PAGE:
Gardening is good for your health
We certainly feel like we’ve put in a good day’s work after gardening for hours on end. But is gardening really good exercise? For the most part, yes.
According to some scientific studies, gardening compares favourably with other moderate-to-strenuous forms of exercise, like walking and bicycling. But of course, like any other form of exercise, you have to be active for at least 30 minutes in order to benefit.
While enjoying yourself in the garden, you work all major muscle groups in a variety of situations. There’s endurance (mowing, raking, weeding, etc), stretching (reaching for tall branches, bending to plant, etc) and resistance training (lifting bags, pushing wheelbarrows, shoveling etc).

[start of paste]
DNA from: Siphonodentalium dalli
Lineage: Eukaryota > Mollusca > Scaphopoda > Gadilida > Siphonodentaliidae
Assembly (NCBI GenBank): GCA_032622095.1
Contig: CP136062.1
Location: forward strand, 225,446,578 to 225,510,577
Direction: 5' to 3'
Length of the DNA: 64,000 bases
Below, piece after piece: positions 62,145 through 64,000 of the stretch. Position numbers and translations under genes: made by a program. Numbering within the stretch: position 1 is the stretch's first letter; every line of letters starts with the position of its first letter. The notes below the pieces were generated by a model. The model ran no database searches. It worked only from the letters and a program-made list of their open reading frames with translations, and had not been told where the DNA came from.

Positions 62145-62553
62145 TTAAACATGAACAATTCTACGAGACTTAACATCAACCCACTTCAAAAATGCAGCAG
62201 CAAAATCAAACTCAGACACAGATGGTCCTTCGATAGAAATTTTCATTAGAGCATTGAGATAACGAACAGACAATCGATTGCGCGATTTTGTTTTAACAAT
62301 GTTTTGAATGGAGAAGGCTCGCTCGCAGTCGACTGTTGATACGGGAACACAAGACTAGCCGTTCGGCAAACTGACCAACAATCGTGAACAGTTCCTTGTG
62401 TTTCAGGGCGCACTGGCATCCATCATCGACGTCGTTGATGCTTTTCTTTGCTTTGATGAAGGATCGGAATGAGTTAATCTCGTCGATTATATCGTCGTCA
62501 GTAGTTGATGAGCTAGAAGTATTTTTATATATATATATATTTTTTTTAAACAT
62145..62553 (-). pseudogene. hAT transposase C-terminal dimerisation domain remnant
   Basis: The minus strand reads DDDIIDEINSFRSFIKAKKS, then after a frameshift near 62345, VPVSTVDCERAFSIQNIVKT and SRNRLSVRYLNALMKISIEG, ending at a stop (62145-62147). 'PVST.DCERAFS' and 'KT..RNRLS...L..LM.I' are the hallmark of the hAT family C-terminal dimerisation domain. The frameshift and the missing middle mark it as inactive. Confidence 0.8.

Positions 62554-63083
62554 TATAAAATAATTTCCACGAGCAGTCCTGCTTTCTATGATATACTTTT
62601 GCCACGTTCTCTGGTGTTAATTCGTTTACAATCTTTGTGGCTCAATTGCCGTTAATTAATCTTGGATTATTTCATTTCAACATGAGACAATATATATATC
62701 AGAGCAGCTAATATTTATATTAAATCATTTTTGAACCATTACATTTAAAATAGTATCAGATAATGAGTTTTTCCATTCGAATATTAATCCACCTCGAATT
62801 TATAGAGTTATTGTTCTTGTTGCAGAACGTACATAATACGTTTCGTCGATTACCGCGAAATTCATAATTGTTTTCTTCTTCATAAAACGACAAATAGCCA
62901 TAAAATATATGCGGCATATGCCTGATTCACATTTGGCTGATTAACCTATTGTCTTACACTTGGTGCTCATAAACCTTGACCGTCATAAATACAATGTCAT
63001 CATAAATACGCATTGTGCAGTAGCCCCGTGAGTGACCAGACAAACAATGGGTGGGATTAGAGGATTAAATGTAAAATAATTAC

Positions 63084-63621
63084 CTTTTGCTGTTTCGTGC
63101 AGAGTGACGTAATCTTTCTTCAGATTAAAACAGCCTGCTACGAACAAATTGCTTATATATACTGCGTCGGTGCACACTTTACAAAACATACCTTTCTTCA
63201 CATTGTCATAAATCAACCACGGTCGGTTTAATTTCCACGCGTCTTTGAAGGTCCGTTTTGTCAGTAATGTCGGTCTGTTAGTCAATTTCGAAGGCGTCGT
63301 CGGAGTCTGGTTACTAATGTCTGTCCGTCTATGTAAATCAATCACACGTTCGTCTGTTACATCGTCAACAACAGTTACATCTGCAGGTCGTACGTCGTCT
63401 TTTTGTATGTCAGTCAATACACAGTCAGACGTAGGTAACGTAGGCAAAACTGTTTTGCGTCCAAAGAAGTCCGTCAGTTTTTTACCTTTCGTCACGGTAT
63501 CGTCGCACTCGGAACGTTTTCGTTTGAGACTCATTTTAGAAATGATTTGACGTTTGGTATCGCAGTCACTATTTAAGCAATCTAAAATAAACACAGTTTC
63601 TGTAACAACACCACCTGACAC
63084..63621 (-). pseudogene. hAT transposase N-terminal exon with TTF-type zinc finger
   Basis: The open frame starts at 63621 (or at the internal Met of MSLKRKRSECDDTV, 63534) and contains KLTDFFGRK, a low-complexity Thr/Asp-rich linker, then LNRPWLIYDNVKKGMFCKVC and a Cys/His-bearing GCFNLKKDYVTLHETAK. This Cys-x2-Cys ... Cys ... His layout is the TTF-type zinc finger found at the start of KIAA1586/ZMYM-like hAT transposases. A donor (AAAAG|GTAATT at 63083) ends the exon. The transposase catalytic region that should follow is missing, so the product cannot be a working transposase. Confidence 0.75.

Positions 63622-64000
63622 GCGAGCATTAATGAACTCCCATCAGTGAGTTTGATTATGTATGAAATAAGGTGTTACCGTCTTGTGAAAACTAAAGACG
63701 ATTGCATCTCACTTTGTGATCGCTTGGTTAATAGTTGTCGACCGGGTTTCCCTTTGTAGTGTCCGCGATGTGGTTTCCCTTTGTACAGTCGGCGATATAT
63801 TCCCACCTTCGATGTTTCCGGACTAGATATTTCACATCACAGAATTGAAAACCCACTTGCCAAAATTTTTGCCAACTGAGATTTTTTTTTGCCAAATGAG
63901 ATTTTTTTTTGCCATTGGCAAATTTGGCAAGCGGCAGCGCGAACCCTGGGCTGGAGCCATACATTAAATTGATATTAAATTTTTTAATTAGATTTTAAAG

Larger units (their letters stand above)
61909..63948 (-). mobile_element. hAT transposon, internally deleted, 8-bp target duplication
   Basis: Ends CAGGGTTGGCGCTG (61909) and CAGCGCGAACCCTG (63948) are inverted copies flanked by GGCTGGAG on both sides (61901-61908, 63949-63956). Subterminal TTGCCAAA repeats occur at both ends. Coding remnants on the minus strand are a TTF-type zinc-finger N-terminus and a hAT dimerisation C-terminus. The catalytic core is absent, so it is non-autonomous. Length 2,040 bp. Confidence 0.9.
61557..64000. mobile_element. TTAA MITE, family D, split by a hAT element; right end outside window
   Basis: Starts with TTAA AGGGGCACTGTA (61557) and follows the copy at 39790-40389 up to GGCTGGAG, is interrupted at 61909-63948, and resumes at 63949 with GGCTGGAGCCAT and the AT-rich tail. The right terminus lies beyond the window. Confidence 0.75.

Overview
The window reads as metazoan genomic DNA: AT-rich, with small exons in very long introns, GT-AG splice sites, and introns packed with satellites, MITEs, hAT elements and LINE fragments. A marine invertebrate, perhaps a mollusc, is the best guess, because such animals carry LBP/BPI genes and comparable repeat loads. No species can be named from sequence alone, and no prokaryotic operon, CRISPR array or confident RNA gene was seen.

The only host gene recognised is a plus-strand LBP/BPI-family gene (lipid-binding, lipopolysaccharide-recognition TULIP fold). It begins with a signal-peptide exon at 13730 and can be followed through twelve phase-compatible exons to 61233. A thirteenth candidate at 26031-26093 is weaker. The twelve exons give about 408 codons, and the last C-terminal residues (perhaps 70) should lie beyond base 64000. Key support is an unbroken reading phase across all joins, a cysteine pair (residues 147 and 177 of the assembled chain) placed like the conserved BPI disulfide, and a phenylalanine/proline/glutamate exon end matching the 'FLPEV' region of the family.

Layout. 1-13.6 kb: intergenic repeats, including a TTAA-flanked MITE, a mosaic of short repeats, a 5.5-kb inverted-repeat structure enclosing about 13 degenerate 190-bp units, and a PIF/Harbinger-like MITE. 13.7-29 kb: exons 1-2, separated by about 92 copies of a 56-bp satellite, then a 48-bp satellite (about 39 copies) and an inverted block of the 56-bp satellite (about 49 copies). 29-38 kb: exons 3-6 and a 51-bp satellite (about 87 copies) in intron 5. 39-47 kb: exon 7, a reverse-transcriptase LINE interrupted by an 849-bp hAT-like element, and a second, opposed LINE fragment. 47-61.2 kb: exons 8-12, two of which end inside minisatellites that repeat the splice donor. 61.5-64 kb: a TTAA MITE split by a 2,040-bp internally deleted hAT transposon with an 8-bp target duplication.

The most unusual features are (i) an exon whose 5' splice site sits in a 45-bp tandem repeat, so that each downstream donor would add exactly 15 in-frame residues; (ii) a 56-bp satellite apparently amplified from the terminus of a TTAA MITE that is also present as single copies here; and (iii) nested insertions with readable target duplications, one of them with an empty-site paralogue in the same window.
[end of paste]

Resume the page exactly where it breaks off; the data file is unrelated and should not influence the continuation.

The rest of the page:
Research showed that gardening is also good for general well-being. Older gardeners in particular tend to be more satisfied with life than non-gardeners of the same age. They feel “less old and less tired”.
And if you start a kitchen garden, you could reap the additional benefit of eating the freshest vegetables. Even if you live in an apartment, your balcony could become your kitchen garden or you could participate to your local community garden.